Sometimes we forget how amazing the world we live in today is; and frankly, for all that sucks about life (and god knows, there's plenty of that to obsess over). just how great it is to be an American today.
This Louis C.K. video (or similar vids from Adam Carolla and Patton Oswalt) has been linked so much it's beyond viral and into the cliche zone (I would insert the ironic trademark symbol here, but that would be even more cliche)... but the reason it's become cliche, it's because it's so completely and obviously true:
There was a great commercial back in 2000 (for IBM actually), narrated by the incredible voice of Avery Brooks (a.k.a. Hawk from Spenser for Hire, and Captain Sisko from DS9 ) where he says "where are the flying cars. I was promised flying cars":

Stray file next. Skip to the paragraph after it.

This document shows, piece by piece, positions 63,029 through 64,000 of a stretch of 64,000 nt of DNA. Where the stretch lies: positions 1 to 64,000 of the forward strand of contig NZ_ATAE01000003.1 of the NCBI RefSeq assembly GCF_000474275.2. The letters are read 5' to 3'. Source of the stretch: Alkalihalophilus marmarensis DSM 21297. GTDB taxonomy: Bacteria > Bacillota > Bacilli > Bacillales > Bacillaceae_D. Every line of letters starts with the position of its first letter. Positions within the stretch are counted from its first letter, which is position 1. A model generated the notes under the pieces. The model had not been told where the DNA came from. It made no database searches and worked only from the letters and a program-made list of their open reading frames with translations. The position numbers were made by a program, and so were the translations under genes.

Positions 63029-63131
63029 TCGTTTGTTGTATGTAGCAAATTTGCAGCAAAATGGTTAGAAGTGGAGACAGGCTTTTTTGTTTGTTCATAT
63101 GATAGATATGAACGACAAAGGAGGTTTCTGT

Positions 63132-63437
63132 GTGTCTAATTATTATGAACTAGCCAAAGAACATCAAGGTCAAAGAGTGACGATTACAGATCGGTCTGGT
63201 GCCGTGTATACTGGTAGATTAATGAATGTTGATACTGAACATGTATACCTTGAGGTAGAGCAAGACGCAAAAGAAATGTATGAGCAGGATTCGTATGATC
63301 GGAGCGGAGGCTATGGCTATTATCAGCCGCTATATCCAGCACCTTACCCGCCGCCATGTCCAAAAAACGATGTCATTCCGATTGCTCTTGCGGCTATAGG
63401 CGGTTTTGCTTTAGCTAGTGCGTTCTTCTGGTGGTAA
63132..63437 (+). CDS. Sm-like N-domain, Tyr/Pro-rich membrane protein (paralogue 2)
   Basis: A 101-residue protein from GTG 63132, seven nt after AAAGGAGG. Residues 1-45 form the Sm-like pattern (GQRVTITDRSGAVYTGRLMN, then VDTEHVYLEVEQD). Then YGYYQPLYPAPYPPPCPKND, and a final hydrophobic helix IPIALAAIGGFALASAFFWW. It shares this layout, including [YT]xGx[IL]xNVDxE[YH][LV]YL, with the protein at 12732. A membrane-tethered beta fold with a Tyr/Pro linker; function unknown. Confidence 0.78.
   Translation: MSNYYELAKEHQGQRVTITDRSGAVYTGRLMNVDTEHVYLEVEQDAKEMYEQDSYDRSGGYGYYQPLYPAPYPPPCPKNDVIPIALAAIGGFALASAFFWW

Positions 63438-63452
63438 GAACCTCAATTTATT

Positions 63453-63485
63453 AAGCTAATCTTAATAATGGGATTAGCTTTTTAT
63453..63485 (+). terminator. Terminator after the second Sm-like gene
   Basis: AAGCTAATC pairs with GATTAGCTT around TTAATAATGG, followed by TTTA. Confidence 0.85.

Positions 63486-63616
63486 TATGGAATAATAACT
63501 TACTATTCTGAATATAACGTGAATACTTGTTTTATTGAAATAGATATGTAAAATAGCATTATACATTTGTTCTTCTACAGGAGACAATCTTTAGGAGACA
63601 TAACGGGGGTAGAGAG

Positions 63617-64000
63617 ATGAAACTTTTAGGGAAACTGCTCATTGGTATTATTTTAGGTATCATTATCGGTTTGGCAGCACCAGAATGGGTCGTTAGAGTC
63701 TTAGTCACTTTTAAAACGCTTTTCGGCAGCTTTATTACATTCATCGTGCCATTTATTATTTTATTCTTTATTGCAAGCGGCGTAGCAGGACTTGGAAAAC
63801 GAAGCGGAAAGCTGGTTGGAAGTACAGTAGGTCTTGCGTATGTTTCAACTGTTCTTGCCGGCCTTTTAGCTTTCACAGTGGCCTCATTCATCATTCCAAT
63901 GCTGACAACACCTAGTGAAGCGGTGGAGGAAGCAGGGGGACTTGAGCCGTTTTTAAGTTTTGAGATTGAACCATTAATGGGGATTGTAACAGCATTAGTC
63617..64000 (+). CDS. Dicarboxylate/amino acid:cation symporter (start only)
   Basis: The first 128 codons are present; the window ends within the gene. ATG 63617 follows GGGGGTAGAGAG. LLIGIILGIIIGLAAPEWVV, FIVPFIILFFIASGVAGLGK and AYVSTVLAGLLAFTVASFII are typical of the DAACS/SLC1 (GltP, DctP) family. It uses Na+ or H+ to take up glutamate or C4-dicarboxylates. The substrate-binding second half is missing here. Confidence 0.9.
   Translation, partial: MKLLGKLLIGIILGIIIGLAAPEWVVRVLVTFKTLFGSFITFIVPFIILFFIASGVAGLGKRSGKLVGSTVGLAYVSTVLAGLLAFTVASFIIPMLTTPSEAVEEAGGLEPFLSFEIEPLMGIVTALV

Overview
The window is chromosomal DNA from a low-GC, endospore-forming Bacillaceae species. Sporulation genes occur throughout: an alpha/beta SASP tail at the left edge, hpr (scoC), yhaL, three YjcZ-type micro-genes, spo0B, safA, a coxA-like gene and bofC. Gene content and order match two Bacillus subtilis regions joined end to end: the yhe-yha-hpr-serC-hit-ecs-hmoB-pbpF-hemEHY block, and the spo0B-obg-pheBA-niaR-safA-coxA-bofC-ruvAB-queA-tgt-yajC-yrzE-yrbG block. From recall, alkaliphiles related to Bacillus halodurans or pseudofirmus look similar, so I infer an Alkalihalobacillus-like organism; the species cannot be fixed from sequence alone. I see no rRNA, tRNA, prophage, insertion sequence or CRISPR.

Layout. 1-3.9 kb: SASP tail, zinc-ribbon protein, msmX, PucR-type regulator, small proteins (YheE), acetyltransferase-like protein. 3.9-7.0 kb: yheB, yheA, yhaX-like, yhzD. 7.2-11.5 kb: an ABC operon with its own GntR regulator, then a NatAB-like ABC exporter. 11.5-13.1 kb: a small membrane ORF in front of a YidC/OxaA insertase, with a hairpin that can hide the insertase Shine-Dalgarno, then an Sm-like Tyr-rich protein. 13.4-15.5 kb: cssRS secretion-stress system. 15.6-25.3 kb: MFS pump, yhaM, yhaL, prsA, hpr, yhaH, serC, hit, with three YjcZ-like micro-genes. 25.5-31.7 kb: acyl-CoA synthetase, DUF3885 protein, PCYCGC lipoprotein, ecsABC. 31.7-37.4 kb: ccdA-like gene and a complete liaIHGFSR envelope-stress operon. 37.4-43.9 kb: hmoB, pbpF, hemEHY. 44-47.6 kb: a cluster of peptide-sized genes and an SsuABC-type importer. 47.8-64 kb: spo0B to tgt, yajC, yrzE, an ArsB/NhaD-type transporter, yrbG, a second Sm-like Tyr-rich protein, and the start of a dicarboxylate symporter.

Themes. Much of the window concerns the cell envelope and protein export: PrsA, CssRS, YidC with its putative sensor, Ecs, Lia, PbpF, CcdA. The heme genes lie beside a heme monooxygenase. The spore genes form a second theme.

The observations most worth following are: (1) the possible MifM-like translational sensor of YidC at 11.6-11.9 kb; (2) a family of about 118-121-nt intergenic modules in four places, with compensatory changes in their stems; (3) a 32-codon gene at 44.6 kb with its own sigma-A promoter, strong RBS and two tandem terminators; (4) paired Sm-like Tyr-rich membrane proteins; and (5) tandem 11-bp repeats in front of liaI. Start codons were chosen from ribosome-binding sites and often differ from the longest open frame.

That commercial is so popular, when I typed in the name "Avery Brooks" into my youtube search box, the very first thing the auto-complete came up with was "Avery Brooks flying cars".
God knows, I'm a geek, a futurist of sorts... hell, I'm even, literally, a rocket scientist (well... an airplane and rocket engineer. I have a degree in aerospace engineering) by education; so yeah, I've quoted that commercial about a billion times.
Anyway, the whole thing above is about the expectations we set for ourselves 40 and 50 years ago. Where we thought we would be, and how we would be doing things... how much we thought the world would have changed.
We thought that by 2000 we'd be the Jetsons. Instead, it's now almost 2012, and in a lot of ways, things haven't really changed.
Oh that isn't to say I'm discounting the many fundamental and revolutionary changes that have occurred in society, and in technology in that time... but life today would be MOSTLY recognizable to someone from 1962.